Photographing the streets of Toronto's Chinatown

Photographing the streets of Toronto's Chinatown


Sally Han and Toronto's Chinatown


For people not familiar with street photography, it is an art form combining photography, ethnography, sociology, and a test of split-second reaction.  Icons of photography such as William Klein, Henri Cartier Bresson,  and Gordon Parks have given us a peek on the nuance of what it is to be human: love and suffering, happiness and bouts of sadness, working and relaxing, or the simple daily motions of going about your day.  A street photographer's camera is similar to a jeweler's loupe, as the photographer holds up the camera in front his eye he should be able to capture the cuts and facets of the people and environment that surrounds him.  A step forward or a turn of the head will give the photographer entirely different view like the jeweler rolling a piece of precious stone between his fingers in front a lamp.  An aspiring photographer in the 21st century might find street photography a mundane category of photography.  Fashion and social media have become an evermore crucial aspect of our lives making us look like a hospital patients holding onto a pole as the IV bag slowly feeds us the latest influencer or clothing brand releasing its new batch of printed tees.  

With photographers desperately trying to be part of the mainstream culture with hashtags and generic shooting style, it was nice to discover Sally Han, a photographer walking around Toronto's Chinatown and capturing scenes of people and culture.  Chinatown brings new sights, sounds, and most definitely smells against the backdrop of the western cities.  You see fruits that bore from a martian planets, signage with Asian characters and letters with poor translation besides it, and cabbages and vegetables being sold in a cardboard box the size of a bathtub.  These are familiar scenes for Sally and her camera so I asked her why she visits Toronto's Chinatown and more about what got her into street photography.  


What got you into photography? and more specifically, what got you into shooting street photography?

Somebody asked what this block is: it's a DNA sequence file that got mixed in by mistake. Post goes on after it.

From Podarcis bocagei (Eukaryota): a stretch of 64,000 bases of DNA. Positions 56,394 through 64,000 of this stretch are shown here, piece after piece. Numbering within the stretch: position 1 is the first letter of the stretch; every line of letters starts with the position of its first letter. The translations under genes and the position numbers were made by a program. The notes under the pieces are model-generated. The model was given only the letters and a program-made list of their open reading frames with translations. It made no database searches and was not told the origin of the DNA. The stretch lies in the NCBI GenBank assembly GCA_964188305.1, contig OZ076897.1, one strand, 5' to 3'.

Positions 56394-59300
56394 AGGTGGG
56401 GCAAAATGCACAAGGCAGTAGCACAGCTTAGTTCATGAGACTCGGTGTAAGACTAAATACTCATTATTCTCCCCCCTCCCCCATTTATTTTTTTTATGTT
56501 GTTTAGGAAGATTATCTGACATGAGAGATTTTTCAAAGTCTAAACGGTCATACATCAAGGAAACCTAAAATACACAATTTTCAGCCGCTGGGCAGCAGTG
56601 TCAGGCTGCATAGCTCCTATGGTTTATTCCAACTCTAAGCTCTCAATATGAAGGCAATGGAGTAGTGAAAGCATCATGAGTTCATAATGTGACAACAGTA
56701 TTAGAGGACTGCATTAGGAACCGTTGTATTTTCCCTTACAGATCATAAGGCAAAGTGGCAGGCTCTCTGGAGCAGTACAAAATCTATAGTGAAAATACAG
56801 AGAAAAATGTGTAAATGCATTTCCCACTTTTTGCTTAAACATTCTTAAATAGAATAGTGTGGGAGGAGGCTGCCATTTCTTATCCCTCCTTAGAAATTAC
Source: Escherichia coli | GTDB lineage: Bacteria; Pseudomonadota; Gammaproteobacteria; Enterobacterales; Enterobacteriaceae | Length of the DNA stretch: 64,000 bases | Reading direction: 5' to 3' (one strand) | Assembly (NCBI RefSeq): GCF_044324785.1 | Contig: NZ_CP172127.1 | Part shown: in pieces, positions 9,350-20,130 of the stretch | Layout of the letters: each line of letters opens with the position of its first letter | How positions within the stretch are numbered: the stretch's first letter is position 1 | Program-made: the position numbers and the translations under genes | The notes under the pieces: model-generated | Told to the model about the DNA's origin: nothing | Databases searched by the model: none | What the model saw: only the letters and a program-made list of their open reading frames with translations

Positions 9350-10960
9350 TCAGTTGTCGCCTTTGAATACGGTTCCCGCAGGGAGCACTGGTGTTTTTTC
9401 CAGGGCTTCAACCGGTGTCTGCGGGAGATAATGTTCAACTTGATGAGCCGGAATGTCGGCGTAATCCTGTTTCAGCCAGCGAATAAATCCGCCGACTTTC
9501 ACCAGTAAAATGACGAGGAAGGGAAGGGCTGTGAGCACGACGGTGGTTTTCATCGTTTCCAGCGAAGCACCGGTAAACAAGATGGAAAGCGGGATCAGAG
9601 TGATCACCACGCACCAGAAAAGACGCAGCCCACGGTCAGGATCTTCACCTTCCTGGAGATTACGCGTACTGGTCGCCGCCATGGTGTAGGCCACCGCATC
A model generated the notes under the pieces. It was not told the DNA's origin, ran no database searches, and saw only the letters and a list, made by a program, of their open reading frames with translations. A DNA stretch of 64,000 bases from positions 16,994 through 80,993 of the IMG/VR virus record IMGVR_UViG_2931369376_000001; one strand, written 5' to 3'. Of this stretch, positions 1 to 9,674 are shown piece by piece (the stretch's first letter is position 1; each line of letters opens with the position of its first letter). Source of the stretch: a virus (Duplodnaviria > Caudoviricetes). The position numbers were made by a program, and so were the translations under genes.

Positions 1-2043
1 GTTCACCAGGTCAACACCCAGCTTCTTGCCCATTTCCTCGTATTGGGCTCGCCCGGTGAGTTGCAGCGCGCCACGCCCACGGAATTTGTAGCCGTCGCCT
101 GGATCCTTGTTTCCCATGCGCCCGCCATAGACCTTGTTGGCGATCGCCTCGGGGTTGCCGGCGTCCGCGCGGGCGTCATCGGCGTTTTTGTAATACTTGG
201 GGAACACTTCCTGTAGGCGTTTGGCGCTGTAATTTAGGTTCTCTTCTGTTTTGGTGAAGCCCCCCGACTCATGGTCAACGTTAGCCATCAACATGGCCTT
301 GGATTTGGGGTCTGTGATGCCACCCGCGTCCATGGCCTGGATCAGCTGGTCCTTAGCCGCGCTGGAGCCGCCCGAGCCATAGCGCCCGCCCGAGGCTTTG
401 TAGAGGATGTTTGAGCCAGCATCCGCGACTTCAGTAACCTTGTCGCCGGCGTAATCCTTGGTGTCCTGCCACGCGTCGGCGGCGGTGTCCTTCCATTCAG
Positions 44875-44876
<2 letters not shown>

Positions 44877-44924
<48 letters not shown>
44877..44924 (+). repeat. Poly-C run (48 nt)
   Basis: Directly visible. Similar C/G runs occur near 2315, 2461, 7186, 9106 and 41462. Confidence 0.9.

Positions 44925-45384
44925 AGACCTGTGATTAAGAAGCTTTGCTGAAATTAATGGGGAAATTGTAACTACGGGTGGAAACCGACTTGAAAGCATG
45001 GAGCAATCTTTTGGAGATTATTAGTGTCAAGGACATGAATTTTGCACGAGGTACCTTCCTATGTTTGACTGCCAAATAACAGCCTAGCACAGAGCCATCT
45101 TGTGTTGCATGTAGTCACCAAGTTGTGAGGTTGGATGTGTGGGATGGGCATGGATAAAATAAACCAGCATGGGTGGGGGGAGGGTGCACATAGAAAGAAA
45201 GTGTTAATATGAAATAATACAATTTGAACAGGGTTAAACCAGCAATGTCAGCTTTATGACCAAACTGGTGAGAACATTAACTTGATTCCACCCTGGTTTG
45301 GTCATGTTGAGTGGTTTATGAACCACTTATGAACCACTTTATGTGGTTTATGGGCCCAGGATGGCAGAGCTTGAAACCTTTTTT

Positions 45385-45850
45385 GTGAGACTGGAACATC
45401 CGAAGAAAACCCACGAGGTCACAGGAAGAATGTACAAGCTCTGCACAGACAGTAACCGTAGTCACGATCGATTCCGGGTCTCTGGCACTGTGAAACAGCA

I remember the first moments of being aware of and being captivated by photography were in high school when street fashion photography and blogs/Tumblrs were in the pique of its exposure in the mainstream. At that time I was extremely excited by this certain democratization and accessibility of fashion that was happening through its presentation as serendipitous encounters in the streets with people with articulate personal style and not as some gated elitist institution. Early influences were photographers such as Scott Schuman, Tommy Ton, Guerrisms, Noah Emrich, Hyunbum Nam, and so many more. It may sound crass to some to cite these people as influences since photography popularized by and populated on street fashion blogs (a lot of the times indiscriminately so) is slow to be enfolded and legitimized into the photography canon. But that exposure is what really got me excited initially about street photography.

As to the specific circumstances of turning that interest into practice was when I was packing to go to Korea a couple summers ago. I suddenly had a pressing feeling that I needed to lug my parents’ old bulky film camera that hadn’t been used for like 15 years. I think it was a sense of needing to document this monumental trip in some tangible way.

At the end of the summer when I came back to Korea, I bought my own film camera and started shooting. At the start of school that fall I met my now good friend, Jules, who coincidentally is an incredible film photographer and between classes we would walk around and shoot.   


Are there particular spots you typically go to when shooting?  Or do you like to travel for your shoots?

In Toronto, I usually gravitate towards Chinatown when I’m shooting, primarily because it’s probably the most densely concentrated area with pedestrians at any given time. I don’t think I have a desire to travel elsewhere specifically just to shoot. For me, taking photos is a time to meditate on my identity in the Canadian cultural context so leaving this milieu just to shoot would lend the whole process to exotification of a place that I don’t culturally understand or have time to fully engage with yet.